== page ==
is warranted: 18
- Decreased frequency of morning erections
- Erectile dysfunction (inability to achieve or maintain penile erection for satisfactory sexual performance)
- Decreased frequency of sexual thoughts (low sexual desire)
Table 1: Symptoms and signs of testosterone deficiency in males (features are not individually
diagnostic of hypogonadism)5
- Decreased or absent early morning/spontaneous erection
- Reduced libido and sexual activity (often an early symptom of deficiency)
- Erectile dysfunction
- Breast discomfort, gynaecomastia (more common with primary hypogonadism)
- Loss of facial, axillary and pubic hair (usually only if long-term deficiency)
- Testicular atrophy
- Infertility, low sperm count (usually only if long-term deficiency)
- Height loss, low velocity fractures, low bone mineral density
- Hot flushes, sweats (usually only if severe deficiency or rapid decrease)
- Decreased energy, motivation and confidence
- Depressed mood (often an early symptom of deficiency)
- Poor concentration and memory
- Sleep disturbance and increased sleepiness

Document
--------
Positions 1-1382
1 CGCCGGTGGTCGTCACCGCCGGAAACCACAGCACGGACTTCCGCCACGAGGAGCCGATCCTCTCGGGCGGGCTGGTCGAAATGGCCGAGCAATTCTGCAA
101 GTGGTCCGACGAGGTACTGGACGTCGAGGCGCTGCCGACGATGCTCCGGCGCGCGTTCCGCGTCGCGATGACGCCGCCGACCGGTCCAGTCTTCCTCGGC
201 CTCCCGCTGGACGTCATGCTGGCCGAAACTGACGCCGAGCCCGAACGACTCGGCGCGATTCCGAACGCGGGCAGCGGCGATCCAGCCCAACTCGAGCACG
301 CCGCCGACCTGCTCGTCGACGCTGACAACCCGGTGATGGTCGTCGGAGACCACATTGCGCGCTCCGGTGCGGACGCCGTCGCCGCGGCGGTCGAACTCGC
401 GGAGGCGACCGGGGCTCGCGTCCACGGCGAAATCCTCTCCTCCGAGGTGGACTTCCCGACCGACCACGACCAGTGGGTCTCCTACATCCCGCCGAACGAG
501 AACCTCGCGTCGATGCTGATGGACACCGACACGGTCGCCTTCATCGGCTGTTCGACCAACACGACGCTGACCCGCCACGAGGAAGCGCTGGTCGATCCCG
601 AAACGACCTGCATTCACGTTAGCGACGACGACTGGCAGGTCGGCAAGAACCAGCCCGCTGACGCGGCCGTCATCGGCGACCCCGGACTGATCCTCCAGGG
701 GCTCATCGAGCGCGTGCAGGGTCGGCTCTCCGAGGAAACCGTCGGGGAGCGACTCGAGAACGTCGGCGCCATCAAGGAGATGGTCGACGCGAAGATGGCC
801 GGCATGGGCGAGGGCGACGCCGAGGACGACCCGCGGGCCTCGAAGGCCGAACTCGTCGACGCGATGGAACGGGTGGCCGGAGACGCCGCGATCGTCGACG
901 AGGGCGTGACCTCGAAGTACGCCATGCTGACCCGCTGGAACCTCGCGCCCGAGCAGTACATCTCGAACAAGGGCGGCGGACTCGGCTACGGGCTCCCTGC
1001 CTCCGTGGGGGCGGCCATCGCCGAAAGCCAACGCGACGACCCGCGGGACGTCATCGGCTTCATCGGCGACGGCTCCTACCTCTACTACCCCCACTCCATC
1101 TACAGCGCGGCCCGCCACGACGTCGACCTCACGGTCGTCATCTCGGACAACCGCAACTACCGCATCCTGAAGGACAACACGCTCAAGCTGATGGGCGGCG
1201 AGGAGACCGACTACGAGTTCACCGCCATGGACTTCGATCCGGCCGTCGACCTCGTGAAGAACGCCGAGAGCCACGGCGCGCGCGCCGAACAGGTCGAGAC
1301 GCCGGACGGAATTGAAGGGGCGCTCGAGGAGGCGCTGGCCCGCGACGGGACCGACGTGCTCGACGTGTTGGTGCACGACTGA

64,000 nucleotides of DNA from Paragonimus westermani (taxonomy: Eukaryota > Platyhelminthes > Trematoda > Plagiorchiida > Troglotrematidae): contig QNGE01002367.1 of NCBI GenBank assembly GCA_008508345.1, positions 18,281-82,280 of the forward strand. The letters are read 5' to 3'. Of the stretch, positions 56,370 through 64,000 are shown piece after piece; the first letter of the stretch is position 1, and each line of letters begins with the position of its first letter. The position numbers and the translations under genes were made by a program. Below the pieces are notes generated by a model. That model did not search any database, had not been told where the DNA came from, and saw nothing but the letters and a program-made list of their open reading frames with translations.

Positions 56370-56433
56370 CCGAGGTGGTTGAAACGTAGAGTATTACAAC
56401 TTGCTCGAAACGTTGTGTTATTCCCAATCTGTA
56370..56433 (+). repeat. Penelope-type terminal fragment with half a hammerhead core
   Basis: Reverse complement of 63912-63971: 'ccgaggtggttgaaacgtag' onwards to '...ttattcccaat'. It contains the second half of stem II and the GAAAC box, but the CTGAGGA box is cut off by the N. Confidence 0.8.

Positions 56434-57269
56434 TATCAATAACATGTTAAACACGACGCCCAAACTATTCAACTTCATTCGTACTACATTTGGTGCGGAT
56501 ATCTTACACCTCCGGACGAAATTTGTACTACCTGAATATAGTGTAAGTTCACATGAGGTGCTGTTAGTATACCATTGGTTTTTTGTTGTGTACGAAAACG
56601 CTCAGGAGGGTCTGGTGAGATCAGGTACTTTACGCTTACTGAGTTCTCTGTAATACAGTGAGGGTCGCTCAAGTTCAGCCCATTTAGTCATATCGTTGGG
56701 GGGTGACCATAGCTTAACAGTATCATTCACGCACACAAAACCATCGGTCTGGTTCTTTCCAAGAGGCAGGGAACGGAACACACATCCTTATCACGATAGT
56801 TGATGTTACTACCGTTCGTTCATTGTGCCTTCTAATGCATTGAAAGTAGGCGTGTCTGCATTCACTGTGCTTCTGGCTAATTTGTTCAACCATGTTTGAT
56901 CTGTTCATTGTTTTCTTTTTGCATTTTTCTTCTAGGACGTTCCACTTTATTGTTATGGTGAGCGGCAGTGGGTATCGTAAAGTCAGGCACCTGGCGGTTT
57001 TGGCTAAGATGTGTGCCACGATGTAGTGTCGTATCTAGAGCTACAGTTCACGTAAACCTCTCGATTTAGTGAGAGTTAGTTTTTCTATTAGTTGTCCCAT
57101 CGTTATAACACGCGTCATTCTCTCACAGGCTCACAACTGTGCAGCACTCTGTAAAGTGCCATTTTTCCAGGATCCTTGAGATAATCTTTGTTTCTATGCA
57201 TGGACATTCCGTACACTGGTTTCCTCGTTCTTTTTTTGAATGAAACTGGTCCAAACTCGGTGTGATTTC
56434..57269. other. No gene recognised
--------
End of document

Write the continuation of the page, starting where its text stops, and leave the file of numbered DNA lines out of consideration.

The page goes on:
- Mild anaemia (normochromic)
- Reduced muscle bulk and strength (usually only if long-term deficiency)
- Increased body mass index and body fat
- Decreased physical performance
A number of medical conditions can influence the function of the HPG axis and are associated with hypogonadism.
Patients with these conditions do not necessarily need to be investigated for hypogonadism, but the presence of the co-morbidity,
along with symptoms and signs of testosterone deficiency, would increase suspicion of the diagnosis. Conditions associated
with hypogonadism include:2, 3, 19
- End-stage renal disease
- Moderate to severe COPD
- Severe obstructive sleep apnoea
- Type 2 diabetes (see note below)
- Pituitary tumour